Don’t save love, nor kisses
Don’t save playing
Don’t save living
Just save money.”
These days, when everyone is saying how critical saving is, Wal-Mart tells you to do just the opposite: Live with no limits, don’t restrain yourself, except in your spending. The timing couldn’t be more perfect. Based on the brand’s global idea of “Save money, live better,” this campaign offers a clever twist; a simple, insightful and powerful approach that will enable Wal-Mart to make a stronger connection with people.
Sometimes one crisis can hide within another, and sometimes a crisis can actually provide an opportunity. Since the N1H1 flu (i.e., “swine flu”) virus hit Mexico, it has had a major impact not only on day-to-day life but also on Mexicans’ mood. An intense culture of caution emerged overnight in Mexico City: face masks, companies operating at half-speed, not to mention closed schools, universities, restaurants, cafés, cinemas, parks and museums.
The prevention campaign crystallized when the government declared five days of closing all non-essential business, virtually grinding the economy to a halt. In a message to the people, Mexican President Calderón suggested, “Stay home; it is the safest place you can be. Take this opportunity to spend time with your family and to do housework.”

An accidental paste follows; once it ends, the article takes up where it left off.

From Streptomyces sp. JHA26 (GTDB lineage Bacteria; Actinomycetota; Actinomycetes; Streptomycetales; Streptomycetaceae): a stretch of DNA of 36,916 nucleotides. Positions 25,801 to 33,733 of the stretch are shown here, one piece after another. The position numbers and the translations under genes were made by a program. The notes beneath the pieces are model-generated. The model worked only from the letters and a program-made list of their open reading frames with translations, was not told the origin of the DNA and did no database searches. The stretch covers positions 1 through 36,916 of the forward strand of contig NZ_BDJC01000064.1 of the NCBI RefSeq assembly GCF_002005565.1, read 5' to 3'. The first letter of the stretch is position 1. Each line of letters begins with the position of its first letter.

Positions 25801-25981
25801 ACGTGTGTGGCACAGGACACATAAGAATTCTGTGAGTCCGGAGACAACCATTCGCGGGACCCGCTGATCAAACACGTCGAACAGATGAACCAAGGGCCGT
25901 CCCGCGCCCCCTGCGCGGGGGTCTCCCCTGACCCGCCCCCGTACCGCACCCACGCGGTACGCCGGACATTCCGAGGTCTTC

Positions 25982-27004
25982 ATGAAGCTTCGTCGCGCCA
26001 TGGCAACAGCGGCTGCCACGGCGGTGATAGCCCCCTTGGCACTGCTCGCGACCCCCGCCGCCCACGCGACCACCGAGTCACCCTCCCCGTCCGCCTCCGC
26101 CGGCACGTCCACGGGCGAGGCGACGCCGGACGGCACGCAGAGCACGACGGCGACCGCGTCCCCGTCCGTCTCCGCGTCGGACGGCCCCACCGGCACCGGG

Even as the crisis was affecting most businesses, it became clear that this was an opportunity for others. A few days after the president’s speech, a newspaper ad for IMPAC, one of the biggest paint shops, read, “Quarantine? Take the opportunity to waterproof your home in the next few days.” Comex, another paint supplier, also urged consumers to do some home improvement: “This weekend, make a new home out of your house. Make a new look for your home.”
As the health crisis has unfolded, a larger economic crisis has resulted as Mexican businesses have been forced to keep workers at home during the government-mandated quarantine. But even during a crisis, new opportunities can arise.
They say these are difficult times. At Cablevision, we know these are times to show who we are. Time to go back to our family. Times in which being close to your loved ones should not be a sacrifice ….
The message encourages taking refuge in family, spending time together at home. Promoting this ideology of togetherness is a smart way to encourage spending more time watching subscription TV. And what makes this even smarter is the fact that the channel for the message is a simple letter. So the medium itself comes into the house to impart the message of staying home. Once again, the medium is the message.
In the global financial crisis, an alternative market in fakes (shoes, watches, electronics, etc.) is flourishing. In Argentina, Adidasis fighting back with a bit of humor, showing how bad these replicas can make you look.
A soccer team in coming-apart-at-the-seams shorts and shirts becomes a peculiar dance company. It’s a clever and funny spot that gets serious at the end by noting that pirated goods are manufactured under poor working conditions using inferior material. Buying faux Adidas will not only make you look ridiculous, it will make you socially irresponsible.